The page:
SPLAY MY COUNTRY by Xandria Phillips


goods where


            the umbra


where the nettle thicket






I have forsaken


            my view


of the cosmos


            for sprawls


of ozone


            -kissed teeth


this is how I feel


            small and significant


when you blow me


            over like topsoil


dusting a bulb 


            small enough to live


inside my mother




            a piece of genetic


scrap metal


            a prayer


another planet’s


            sun dust


I meant nothing 


            and I still do


but now the nothing


            comes disguised


as neon drowning orion


            in blush every night               


and another day


            leaning back to die


against the skyline




            this city is a mouth


forged around


            every gaze bound


for the heavens


            and I am begging it


to keep chanting


            its black harmony



                                                to open




                                                wider still



What does the title, “Emerging poet,” mean to you?


I fluctuate in my feelings about and understanding of the term “emerging.” I of course appreciate when resources and publication spaces are created for young or new poets. At times I feel seen in my struggle, but often time “emerging” also feels coded to mean “wait your turn.”


Do you consider yourself an “emerging” poet? Why or why not?

I consider myself one who benefits from resources provided for emerging poets. That being said, there are a lot of other adjectives better describe what type of poet I am.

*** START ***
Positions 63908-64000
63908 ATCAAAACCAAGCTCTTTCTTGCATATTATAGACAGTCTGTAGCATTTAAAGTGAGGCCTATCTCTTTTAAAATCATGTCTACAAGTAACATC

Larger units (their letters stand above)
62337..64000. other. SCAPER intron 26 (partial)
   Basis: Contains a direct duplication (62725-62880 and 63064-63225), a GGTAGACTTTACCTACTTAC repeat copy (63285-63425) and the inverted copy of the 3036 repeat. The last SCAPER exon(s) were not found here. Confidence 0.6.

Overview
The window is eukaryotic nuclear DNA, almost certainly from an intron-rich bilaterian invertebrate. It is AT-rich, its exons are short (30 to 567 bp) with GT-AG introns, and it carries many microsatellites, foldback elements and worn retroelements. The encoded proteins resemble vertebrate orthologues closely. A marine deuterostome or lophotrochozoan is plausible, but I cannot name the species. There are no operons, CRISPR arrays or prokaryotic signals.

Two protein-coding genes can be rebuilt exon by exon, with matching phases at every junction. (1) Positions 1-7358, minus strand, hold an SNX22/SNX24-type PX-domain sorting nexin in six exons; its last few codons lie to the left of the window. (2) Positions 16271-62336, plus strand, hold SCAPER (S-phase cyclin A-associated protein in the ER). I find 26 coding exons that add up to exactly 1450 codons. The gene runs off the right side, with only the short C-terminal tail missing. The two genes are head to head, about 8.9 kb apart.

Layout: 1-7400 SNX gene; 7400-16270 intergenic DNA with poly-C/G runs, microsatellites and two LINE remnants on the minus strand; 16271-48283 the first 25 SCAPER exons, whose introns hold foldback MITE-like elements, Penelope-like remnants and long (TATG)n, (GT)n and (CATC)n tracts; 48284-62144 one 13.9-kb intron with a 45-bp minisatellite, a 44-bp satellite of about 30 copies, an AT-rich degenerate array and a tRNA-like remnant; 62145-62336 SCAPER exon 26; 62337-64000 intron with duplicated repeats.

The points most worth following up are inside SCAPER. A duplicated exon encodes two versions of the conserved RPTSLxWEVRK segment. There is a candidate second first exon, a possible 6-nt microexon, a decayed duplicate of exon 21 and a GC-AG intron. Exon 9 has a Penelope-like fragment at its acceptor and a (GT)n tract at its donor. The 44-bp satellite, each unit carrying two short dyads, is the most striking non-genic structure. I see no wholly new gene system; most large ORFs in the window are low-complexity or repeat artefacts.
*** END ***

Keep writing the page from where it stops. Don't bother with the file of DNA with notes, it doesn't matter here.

What do you think it takes to be “recognized” in the poetry community?


“Recognized” is very loaded and I'm hyper-aware of the difference between being seen and recognized. Recognition seems to usually involve major publications, awards, and grants.


How do you think power politics shape the poetry community?


The poetry community is heavily concerned with liberalism and diversity. While these ideologies may aim to do good, I think more often than not they fall short when it comes to amplifying poets who write from society's more precarious identities.


What does community mean to you?


Community is what got me through graduate school. It's people like Tafisha Edwards, who used to Skype with me until four in the morning when I was too sad to actually go out on a Saturday night. Community brings the world to me when I cannot access it myself.




XANDRIA PHILLIPS is the author of Reasons For Smoking, which won the the 2016 The Seattle Review chapbook contest judged by Claudia Rankine. She hails from rural Ohio where she was raised on corn, and inherited her grandmother’s fear of open water. Xandria received her BA from Oberlin College, and her MFA from Virginia Tech. Xandria is Winter Tangerine's associate poetry editor, and the curator of Love Letters to Spooks, a literary space for Black people. She has received fellowships from Cave Canem and Callaloo. Xandria’s poetry is present or forthcoming in Beloit Poetry Journal, West Branch, Nashville Review, Nepantla, Gigantic Sequins, Ninth Letter Online, The Journal, The Offing, and elsewhere. 




Please reload